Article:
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Pear Bread

02/28/2010

There are some foods that really fit the season. We’ve had a lot of snow this year. Thursday, I walked the two miles to work through slush-snow, a stupid idea that resulted in my snow boots soaking through to my socks. By four o’clock, the snow was so bad and accumulating so much that my boss told us to go home. Unfortunately, my trek home had to involve a stop at the grocery store, where way too many frantic New Yorkers were stocking up for Y2K part two. But once I got home and had eaten dinner, I set about making this cake. As I’ve said before, I thought I wasn’t much of a baker. But the truth is, after a long day of working on a computer and battling the elements, there was something both uplifting and soothing about measuring, stirring, and grating. Plus I had some excellent company in the process, which always helps.

I first made this cake when I was home in January for a big family dinner. I was a little bit nervous to tell them it was pear cake–I was worried they would get scared of anything that wasn’t one of the family favorites. But even the youngest kids tucked in heartily. And then I told them it was pear cake.

The truth is that this cake tastes nothing like pear. While I served it for dessert after dinner both times that I made it, the flavors and the density are reminiscent of a brunch coffee cake or spice cake with the moistness of a zucchini or banana bread. Although the recipe calls for nuts, I left them out fearing allergies and picky eaters, although I bet they would be delicious additions.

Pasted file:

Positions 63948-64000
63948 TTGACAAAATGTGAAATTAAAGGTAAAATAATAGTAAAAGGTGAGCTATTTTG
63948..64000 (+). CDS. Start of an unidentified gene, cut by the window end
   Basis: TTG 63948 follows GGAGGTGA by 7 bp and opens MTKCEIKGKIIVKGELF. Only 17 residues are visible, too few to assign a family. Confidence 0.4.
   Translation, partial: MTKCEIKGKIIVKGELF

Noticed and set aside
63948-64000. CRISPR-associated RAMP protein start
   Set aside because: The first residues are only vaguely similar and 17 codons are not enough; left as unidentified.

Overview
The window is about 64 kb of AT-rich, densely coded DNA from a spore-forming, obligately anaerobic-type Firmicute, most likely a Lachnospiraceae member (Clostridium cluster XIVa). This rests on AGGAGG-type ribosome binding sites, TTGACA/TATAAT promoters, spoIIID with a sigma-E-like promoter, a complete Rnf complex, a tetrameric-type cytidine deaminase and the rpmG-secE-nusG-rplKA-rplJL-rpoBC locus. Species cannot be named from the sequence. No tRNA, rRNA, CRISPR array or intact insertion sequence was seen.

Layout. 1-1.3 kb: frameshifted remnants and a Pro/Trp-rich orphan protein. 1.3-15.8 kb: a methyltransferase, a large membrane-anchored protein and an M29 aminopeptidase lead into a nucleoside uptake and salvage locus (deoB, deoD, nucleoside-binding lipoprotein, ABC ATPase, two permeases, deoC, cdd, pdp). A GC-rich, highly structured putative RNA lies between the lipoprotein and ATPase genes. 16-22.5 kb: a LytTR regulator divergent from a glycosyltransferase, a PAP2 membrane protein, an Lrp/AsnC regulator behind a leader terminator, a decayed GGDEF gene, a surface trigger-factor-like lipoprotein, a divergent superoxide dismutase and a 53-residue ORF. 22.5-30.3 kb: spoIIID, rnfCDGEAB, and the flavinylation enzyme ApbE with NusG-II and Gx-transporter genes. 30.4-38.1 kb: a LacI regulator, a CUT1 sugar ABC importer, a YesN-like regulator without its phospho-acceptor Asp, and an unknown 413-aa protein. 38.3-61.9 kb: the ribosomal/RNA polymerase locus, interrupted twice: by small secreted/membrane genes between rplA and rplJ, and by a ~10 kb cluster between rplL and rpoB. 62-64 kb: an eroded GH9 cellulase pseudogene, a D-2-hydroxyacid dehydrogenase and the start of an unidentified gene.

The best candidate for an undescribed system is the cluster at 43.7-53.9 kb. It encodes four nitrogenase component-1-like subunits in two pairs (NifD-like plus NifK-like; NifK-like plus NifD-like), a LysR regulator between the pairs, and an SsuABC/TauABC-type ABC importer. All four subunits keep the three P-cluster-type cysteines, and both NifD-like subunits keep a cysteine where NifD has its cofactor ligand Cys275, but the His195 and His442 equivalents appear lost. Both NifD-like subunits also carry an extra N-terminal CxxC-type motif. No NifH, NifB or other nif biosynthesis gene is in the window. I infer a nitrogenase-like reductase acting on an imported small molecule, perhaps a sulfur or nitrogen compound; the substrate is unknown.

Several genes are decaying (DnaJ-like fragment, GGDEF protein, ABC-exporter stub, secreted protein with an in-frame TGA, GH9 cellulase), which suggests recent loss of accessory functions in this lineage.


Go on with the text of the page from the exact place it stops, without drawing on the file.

Pear Bread
From The Smitten Kitchen

3 cups all-purpose flour
1 teaspoon baking soda
1/4 teaspoon baking powder
1 teaspoon salt
1 tablespoon ground cinnamon
1 cup chopped walnuts (optional)
3/4 cup butter, softened, or 3/4 cup vegetable oil
3 eggs, lightly beaten
2 cups sugar
2 to 4 pears firm, ripe pears, depending on size (you’ll need 2 grated cups total, but I don’t recommend you grate them until you are about to use them, so they don’t brown)
2 teaspoons vanilla extract

Heat your oven to 350°F and lightly grease and flour a 10-inch tube pan or two 9-by-5-inch loaf pans. (I made a couple of muffins to taste–I think they were better than the cake!)

Combine the flour, baking soda, baking powder, salt, and cinnamon in a large mixing bowl, and stir with a fork to mix everything well. If you’re using nuts, scoop out about 1/4 cup of the flour mixture and combine it in a small bowl with the chopped walnuts, stirring and tossing to coat the nuts with the flour.

Peel and core pears, then grate them. You’ll want two grated cups total; set them briefly aside. In a medium bowl, combine the butter or oil, eggs, sugar, grated pear, nuts (if using), and vanilla, and stir to mix everything well. Scrape the pear mixture into the flour mixture and stir just until the flour disappears and the batter is evenly moistened.

Quickly scrape the batter into the prepared pans and bake at 350°F for 60 to 70 minutes, or until the bread is handsomely browned and firm on top and a wooden skewer inserted in the center comes out clean.

Cool the bread in the pan on a wire rack or folded kitchen towel for about 10 minutes. Then turn it out onto a plate or a wire rack to cool completely, top side up. Serve it as is, sprinkle it with confectioners sugar or drizzle it with a simple glaze made from whisking 3 tablespoons buttermilk, a dash of vanilla and 2 cups of confectioners’ sugar together.

Pear Bread on Foodista

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